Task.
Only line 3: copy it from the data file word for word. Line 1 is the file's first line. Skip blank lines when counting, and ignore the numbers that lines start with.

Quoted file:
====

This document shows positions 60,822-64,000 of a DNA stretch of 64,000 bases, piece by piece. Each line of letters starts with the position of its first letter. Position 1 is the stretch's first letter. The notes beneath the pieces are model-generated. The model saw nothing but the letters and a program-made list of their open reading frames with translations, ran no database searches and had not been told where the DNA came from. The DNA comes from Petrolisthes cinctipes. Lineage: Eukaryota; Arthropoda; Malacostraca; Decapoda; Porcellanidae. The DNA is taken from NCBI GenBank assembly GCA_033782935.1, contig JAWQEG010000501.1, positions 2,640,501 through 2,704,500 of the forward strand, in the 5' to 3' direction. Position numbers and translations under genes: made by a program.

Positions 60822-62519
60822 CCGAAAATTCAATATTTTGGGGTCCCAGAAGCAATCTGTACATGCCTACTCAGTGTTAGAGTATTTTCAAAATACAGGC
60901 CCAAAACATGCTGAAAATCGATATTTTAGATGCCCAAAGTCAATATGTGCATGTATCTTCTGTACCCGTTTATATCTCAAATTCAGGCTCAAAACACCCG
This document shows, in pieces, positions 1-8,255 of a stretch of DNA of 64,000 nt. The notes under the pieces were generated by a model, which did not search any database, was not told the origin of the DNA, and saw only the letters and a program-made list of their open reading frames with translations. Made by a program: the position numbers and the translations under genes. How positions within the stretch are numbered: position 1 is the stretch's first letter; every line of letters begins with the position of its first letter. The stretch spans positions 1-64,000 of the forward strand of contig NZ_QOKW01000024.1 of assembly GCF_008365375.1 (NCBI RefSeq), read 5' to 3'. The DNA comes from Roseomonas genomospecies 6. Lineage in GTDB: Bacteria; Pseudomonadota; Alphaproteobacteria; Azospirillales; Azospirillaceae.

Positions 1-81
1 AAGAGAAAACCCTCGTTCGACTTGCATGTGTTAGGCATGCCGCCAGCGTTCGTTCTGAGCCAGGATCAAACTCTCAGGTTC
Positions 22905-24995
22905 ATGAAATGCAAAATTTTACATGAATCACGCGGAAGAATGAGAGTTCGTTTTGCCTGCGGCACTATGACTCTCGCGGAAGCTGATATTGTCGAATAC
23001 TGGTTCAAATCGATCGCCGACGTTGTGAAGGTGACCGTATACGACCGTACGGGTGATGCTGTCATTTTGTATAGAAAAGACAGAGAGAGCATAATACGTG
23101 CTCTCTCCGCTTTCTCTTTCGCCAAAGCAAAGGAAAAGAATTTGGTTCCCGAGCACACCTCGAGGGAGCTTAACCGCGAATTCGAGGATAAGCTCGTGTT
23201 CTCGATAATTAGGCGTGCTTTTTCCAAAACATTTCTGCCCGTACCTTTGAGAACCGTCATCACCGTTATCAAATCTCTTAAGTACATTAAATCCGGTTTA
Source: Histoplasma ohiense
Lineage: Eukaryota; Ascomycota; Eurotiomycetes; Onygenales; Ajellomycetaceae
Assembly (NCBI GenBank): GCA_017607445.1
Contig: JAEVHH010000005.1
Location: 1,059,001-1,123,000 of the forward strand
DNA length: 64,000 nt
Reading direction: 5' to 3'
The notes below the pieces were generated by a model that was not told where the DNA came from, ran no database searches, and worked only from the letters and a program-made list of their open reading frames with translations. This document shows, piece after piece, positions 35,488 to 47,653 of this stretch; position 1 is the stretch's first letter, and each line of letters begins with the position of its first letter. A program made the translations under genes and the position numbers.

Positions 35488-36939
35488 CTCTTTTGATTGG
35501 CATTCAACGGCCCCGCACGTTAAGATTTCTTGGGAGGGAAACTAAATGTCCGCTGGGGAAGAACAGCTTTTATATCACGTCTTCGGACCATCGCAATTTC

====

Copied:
60822 CCGAAAATTCAATATTTTGGGGTCCCAGAAGCAATCTGTACATGCCTACTCAGTGTTAGAGTATTTTCAAAATACAGGC